Scarlet Fever has been reported at several schools in the Burnham-On-Sea area, prompting a warning about the highly contagious infection which usually affects young children.
It’s common at this time of year, but with several cases confirmed in the Burnham area during recent weeks, parents are now urged to be aware of symptoms.
Scarlet fever cases are at a high according to Public Health England (PHE). While it’s usually a mild illness, because of its infectious nature, PHE is encouraging parents to be aware of symptoms. Complications of the illness which can occur include pneumonia, meningitis and rheumatic fever.
So what are the symptoms of scarlet fever? PHE and the NHS list the following:
- Sore throat
- Fine, pinkish or red body rash with a sandpapery feel – the rash doesn’t appear on the face but the cheeks can be flushed
- A white coating on the tongue – this can peel, leaving it red and swollen
PHE advises: “If signs of scarlet fever are suspected, it is important to contact your local GP or NHS 111. Early treatment with antibiotics is important as it helps reduce the risk of complications and the spread of the infection to others.”
“Children or adults diagnosed with scarlet fever are advised to stay at home until at least 24 hours after the start of antibiotic treatment to avoid spreading the infections to others.”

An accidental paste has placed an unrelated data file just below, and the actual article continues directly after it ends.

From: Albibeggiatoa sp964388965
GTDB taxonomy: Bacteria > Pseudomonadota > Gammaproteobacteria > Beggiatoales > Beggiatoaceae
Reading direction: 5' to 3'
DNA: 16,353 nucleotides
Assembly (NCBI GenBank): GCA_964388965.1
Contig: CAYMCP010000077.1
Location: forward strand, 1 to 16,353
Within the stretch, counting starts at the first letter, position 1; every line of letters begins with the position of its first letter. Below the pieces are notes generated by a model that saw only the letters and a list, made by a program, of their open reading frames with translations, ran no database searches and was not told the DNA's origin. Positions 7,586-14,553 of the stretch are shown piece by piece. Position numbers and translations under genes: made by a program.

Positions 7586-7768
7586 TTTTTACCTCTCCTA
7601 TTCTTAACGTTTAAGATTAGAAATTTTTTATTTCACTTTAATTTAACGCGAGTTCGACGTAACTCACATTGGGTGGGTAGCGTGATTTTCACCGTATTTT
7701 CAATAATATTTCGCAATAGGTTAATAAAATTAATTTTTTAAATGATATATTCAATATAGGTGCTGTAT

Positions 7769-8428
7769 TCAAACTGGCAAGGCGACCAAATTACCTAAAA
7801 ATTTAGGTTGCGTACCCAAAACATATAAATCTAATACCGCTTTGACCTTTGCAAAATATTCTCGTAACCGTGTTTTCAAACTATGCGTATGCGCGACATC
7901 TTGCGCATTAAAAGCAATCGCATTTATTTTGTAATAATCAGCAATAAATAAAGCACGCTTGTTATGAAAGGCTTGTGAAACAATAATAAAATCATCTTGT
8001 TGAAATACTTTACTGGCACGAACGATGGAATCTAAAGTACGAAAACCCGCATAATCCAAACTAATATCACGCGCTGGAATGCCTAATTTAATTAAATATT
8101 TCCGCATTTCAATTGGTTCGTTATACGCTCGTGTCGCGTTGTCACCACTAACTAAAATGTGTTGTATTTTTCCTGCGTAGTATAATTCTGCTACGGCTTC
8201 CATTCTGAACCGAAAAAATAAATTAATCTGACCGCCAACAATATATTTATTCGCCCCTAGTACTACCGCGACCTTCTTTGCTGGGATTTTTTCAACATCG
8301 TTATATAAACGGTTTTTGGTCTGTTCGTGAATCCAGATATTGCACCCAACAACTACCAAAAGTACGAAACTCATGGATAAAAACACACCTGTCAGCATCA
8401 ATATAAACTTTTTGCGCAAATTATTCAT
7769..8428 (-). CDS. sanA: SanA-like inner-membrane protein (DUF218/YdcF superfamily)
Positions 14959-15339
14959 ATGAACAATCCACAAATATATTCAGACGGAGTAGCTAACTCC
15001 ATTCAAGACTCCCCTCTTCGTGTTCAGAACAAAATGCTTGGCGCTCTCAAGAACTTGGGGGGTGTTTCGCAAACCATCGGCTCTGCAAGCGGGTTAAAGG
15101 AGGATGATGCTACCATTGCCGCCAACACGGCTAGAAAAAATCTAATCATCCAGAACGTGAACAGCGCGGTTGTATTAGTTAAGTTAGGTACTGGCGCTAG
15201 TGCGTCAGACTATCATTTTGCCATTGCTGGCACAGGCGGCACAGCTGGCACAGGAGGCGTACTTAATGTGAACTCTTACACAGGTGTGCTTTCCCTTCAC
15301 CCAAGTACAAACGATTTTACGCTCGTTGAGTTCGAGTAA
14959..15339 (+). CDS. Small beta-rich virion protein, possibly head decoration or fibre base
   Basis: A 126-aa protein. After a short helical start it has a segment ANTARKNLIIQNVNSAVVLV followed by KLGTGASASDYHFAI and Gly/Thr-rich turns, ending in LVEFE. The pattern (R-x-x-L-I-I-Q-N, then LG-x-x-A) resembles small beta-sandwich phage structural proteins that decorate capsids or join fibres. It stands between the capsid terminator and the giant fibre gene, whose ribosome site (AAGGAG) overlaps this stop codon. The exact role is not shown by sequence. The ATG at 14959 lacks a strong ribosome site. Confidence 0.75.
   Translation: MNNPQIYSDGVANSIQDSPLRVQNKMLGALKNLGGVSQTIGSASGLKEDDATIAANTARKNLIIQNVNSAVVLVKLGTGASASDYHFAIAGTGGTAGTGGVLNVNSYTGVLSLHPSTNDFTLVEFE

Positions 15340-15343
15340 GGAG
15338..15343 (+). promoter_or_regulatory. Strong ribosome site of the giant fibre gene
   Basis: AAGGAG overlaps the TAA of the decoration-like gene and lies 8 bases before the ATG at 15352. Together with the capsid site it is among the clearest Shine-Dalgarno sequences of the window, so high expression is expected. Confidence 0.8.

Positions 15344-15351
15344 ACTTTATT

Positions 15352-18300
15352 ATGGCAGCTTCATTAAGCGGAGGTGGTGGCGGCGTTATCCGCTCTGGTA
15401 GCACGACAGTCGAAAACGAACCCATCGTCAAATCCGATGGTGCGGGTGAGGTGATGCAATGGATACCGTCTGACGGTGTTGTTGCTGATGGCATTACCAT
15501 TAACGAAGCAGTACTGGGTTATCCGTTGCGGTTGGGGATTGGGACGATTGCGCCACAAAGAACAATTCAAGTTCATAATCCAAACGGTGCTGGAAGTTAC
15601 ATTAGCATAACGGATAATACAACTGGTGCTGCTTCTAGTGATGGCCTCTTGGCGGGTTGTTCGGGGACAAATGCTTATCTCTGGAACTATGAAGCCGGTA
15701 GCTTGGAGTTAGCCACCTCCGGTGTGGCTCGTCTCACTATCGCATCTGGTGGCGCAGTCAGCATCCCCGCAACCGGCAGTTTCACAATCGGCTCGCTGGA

Dr Theresa Lamagni, Senior Epidemiologist at Public Health England, reassures that it’s not uncommon to see a rise in cases of scarlet fever at this time of year.
“Scarlet fever is contagious but not usually serious and can be treated with antibiotics to reduce the risk of complications and spread to others.”
“We are monitoring the situation closely and remind parents to be aware of the symptoms of scarlet fever and to contact their GP for assessment if they think their child might have it.”
“PHE is investigating possible reasons for why there has been a rise in scarlet fever cases over the last few years by studying the strains of bacteria causing disease and the spread of infection in different settings and patient groups.”